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in Fruit & veg
Hello everyone, this is my first post on the forum!I have just moved into a new house which has a 'professionally landscaped' garden, although the house has not been lived in for a year and therefore the garden is rather overgrown and needs some tidying up.The main thing I want to do is grow vegetables, and I was planning on putting some raised beds in the bed areas that are already in the garden. However, when I was clearing out the weeds yesterday, I found that the bamboo which I was going to 'fence off' with the bed, has enormous roots that are as tough and hard as the bamboo itself! The bamboo itself is about 4 metres high, as well as the conifers and phitonia red robin which are in other areas of the garden.I would have no idea how to dig up such a big and monstrous root system, so I am thinking how I can work around it... The roots are literally up to the surface of the bed, some roots are sticking up out of the soil! I do quite like the bamboo, although I would trim it down a bit. So I am thinking, can I put some weed control membrane on the top of the bed as it stands at the moment, and then put my raised beds on top, just to prevent the roots from sucking all the goodness away from the vegetables? Obviously I will make the raised bed deep enough to ensure that the veg have enough space for rooting.Any advice you can give would be great! I have grown veg for a few years in pots, but this is the first time I am able to actually grow in an actual garden! Thanks,
I think this is fine in the short term - not sure, is this a rented property or your own? But I don't think it is a long term solution.
At some point in the future the problem will need to be addressed as it continues to grow, unfortunately.
Bamboo is very hard to get rid of and if you put a membrane down it will grow through it ,I know it came through the pond liner.you will need to really take the task of digging it right out ,its a pain not easy to eradicate.conifers will turn the soil sour and you will not be able to grow anything near them .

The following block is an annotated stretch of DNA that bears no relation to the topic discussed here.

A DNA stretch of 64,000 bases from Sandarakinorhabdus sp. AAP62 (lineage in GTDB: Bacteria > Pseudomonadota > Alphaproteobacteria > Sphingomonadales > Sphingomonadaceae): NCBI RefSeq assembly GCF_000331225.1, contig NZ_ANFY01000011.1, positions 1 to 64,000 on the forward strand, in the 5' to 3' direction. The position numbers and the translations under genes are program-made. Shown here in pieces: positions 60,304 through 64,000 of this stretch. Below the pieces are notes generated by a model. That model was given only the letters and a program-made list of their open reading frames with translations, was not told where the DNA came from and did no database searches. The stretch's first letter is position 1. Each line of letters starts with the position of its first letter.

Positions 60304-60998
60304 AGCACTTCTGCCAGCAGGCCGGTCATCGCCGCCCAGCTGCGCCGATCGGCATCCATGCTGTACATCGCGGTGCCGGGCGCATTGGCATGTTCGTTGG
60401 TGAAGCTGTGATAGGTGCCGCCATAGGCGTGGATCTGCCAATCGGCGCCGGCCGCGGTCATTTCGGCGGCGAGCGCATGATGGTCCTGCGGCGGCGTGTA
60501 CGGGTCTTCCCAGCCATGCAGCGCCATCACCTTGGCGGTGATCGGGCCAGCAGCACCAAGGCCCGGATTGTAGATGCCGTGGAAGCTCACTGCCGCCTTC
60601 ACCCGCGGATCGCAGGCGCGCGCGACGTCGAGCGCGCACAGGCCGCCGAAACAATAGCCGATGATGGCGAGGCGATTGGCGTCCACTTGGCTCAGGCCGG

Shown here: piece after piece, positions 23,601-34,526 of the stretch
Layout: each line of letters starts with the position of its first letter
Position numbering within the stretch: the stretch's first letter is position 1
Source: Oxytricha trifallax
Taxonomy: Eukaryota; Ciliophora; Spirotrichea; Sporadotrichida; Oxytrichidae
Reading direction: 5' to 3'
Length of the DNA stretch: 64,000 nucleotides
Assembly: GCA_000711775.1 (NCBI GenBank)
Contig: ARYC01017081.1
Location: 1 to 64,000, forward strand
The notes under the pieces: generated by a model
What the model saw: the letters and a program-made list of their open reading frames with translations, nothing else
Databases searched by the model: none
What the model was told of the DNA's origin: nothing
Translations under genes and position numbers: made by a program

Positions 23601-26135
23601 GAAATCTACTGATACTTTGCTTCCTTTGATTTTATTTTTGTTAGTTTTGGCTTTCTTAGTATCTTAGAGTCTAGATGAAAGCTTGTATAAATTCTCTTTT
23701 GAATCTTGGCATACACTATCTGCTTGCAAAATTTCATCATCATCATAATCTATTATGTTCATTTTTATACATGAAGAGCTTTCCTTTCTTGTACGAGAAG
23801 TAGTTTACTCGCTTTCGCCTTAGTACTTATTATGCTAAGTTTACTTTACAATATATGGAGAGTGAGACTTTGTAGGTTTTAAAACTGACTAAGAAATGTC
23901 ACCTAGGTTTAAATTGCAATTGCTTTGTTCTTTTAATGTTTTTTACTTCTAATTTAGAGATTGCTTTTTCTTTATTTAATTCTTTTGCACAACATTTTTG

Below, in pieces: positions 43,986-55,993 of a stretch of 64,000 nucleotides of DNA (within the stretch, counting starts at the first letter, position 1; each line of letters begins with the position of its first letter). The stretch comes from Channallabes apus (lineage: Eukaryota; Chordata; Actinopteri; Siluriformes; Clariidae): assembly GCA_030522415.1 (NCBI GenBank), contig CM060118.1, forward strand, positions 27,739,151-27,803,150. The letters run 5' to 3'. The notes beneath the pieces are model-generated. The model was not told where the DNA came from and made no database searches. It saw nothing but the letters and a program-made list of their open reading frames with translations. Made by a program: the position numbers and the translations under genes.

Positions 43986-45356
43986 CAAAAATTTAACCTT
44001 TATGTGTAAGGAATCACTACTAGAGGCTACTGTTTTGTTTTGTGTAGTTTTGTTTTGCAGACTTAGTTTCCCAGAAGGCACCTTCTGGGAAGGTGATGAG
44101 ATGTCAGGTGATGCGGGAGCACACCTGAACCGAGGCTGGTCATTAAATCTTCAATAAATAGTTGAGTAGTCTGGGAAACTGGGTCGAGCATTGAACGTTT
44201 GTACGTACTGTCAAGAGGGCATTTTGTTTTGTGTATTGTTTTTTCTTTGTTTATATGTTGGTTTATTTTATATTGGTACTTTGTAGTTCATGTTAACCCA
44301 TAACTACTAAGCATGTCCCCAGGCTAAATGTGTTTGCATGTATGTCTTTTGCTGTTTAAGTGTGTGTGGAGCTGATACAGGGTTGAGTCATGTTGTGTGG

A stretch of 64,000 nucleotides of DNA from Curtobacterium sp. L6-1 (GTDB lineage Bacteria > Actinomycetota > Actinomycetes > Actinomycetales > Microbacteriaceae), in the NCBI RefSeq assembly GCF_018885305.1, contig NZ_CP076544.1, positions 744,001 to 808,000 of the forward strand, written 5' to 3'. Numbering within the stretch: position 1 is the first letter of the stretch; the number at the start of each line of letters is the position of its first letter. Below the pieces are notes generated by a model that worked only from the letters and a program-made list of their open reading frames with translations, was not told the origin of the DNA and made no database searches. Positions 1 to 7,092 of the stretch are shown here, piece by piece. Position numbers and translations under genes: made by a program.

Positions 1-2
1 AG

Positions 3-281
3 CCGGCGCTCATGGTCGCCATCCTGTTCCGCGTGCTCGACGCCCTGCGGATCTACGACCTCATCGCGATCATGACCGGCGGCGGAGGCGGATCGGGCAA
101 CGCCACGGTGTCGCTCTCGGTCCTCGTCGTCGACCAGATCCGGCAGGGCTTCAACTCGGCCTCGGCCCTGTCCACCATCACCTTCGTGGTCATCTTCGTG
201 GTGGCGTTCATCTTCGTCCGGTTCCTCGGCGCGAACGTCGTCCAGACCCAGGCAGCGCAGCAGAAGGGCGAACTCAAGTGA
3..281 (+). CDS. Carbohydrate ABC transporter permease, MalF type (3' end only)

If you own the house, I'd spend time digging up the bamboo. It's a great plant for pots, but it's a right thug if planted in the ground. If you're renting the house, ask if you have permission to 'sort out' the garden, and dig the blooming thing up. What you could do is stick some of it in a big pot (a very big pot), so the landlord won't notice it's been evicted, that way you can still keep it as screening, but it won't take over the garden.
You'll need to try to get as much of the roots out as possbile, as it will come back from a tiny bit of root, you just have to keep digging the damn thing up - one of you will give up eventually!
Hi thanks for your replies. We own the house, so can do whatever I like... My main concern with digging the bamboo up is that it is right on the edge of the garden, so I'm sure the roots will be going into next doors garden...'Thug' is definitely the word to describe it!!! I think big pots are a good idea for sure.
flowering rose - If I cut down the conifers and leave stumps, will the soil gradually improve, as the conifer is not actively requiring any more nutrients any more? I maybe able to dig them up, but again they are right up next to a fence and it may prove difficult... Thanks
The only way to get rid of an invasive bamboo to dig out what you can and then keep on weedkillering any new growth for as long as it takes. It could yake a couple of years.
If left, it will take all of the moisture and nutrients out of the soil and you will not grow any decent crops. Raised beds will not solve the problem. Sorry.
I think planting some bamboos in gardens should be banned, along with leylandii.
LOL thanks for your advice, I am going to dig it up as this is what everyone recommends. I certainly don't want it to zap all of the nutrients for the other plants.Hard to explain to my boyfriend who is gsrdening-ignorant why it should be dug up! :-\